China, US Struggle to Control Internet Within Their Borders Continues

Posted on May 5, 2011


Here is an update summary of an article from the Wall Street Journal on activities within China to curb the internet.

BY LORETTA CHAO

BEIJING—An official from China’s new Internet regulator defended the nation’s Internet controls from critics, saying they are in line with efforts elsewhere to protect privacy and block obscenity, gambling and other activities.

The unnamed official was quoted Thursday in a report from China’s state-run Xinhua news agency that clarified the role of the new agency amid China’s already crowded Internet regulatory landscape, saying the new State Internet Information Office will coordinate and streamline oversight and enforcement and will be run by officials from agencies already involved with Internet regulation.

The official said “untenable” remarks made by critics are intended to …

And from PCWorld this concern on the part of a US Senator.  Facebook is being examined more closely by Congress – in all of its many moves.:

U.S. Senator Critical of Rumored Facebook-Baidu Tie-up

By Michael Kan, IDG News    May 5, 2011 6:00 am

The possibility of Facebook entering China has started to draw political scrutiny, with U.S. senator Dick Durbin questioning whether a rumored tie-up between the U.S. social networking site and Chinese search engine Baidu would affect users’ free speech and privacy.

In recent months, the Web has been abuzz with reports that Facebook is gearing up to launch a site for China by partnering with the country’s largest search engine, Baidu. Access to Facebook is currently blocked in China due to the country’s strict Web censorship, which takes down content considered harmful or politically sensitive. Baidu, China’s most popular search engine, censors some search results in order to comply with Chinese laws.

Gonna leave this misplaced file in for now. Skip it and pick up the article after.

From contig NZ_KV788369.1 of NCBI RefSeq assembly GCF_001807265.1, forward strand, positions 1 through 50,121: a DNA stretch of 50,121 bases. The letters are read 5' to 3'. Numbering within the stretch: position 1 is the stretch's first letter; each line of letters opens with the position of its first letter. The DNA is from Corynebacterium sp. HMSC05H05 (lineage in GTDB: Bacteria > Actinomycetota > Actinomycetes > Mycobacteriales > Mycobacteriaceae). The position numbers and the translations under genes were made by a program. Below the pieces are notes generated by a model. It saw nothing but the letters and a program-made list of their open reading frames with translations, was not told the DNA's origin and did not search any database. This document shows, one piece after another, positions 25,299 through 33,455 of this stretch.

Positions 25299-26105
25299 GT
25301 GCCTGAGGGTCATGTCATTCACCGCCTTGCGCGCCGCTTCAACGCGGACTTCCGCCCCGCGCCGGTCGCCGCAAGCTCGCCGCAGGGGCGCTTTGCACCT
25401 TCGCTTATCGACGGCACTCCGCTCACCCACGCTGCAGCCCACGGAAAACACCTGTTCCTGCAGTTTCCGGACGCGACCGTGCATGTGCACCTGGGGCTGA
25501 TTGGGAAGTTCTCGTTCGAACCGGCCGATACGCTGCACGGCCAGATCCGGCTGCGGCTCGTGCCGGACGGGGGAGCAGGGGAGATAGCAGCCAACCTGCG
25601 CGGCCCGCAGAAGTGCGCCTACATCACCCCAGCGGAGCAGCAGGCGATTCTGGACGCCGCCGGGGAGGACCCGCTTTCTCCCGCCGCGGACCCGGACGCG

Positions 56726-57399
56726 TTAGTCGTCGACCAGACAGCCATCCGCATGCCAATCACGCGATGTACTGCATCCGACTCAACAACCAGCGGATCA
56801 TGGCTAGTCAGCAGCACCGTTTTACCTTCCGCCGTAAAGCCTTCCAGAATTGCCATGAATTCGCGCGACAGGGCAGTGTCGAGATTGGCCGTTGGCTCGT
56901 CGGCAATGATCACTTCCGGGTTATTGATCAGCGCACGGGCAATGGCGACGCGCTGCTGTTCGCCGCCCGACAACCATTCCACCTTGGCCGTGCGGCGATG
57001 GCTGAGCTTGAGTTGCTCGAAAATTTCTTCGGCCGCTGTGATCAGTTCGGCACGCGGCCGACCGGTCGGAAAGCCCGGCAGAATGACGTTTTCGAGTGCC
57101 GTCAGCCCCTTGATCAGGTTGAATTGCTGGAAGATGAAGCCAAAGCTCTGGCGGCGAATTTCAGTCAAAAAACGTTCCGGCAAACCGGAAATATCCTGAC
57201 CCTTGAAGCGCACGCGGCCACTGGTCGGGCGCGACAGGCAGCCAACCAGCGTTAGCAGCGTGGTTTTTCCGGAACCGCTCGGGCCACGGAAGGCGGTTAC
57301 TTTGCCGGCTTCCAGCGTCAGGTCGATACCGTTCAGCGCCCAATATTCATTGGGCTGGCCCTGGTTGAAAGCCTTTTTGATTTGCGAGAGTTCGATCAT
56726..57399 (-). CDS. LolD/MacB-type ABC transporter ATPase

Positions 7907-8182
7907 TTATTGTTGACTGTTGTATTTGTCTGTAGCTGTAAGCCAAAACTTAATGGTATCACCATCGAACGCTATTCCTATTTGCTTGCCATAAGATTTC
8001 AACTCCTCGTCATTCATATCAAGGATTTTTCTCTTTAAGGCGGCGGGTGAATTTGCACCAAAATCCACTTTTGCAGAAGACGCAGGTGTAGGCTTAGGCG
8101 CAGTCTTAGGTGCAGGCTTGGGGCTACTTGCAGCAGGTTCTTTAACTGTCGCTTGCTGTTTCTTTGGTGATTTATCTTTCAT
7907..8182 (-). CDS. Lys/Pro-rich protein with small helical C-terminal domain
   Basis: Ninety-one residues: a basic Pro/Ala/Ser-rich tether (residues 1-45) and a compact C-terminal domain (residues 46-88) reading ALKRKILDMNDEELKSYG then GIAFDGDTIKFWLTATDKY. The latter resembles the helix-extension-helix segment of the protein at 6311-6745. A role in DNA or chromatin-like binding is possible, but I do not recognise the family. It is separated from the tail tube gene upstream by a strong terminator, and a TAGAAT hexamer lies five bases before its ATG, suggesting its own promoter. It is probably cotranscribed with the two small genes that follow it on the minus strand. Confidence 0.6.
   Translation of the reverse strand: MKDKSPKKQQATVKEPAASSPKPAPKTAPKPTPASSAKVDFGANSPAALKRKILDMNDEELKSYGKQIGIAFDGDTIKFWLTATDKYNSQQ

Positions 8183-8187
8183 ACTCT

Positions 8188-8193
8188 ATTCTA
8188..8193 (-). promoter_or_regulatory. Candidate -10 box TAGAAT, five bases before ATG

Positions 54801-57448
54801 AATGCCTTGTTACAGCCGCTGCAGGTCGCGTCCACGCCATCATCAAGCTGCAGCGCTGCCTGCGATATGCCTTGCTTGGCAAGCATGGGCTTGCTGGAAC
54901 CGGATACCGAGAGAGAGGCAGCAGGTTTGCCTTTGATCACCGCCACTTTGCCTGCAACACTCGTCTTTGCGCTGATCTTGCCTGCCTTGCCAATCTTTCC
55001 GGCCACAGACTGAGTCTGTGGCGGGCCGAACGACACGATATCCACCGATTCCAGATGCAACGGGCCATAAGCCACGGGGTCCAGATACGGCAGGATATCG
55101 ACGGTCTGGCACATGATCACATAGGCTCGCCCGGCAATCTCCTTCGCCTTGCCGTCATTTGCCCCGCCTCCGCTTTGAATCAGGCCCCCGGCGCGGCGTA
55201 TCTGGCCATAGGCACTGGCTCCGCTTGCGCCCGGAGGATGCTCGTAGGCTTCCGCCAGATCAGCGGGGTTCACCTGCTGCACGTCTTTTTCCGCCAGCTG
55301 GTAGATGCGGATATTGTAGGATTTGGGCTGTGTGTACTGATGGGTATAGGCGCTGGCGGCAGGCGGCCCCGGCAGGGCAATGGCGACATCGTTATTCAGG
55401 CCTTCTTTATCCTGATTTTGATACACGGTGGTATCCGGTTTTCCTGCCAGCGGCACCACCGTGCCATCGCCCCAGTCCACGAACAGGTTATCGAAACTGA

Neither Facebook or Baidu have publically mentioned any such partnership. But the senator took aim at the possibility in a letter to Baidu’s CEO Robin Li. The senator also published the letter on his website on Wednesday.

In his letter, Durbin urged Baidu to protect users’ free speech, and asked the company what steps it will take to ensure its services won’t be misused by the Chinese government to censor the Internet and monitor political dissidents.

Durbin also said he was concerned about the possibility that Baidu and Facebook will partner to launch a social networking site in China.

“As demonstrated by recent developments in the Arab World, social networking technology is particularly susceptible to exploitation by governments,” he wrote. He asked Baidu what safeguards would be implemented to protect users if the search company and Facebook do go ahead and launch a social networking site in China. Read the remainder of this article here PCWorld.

Posted in: CHINA, UNITED STATES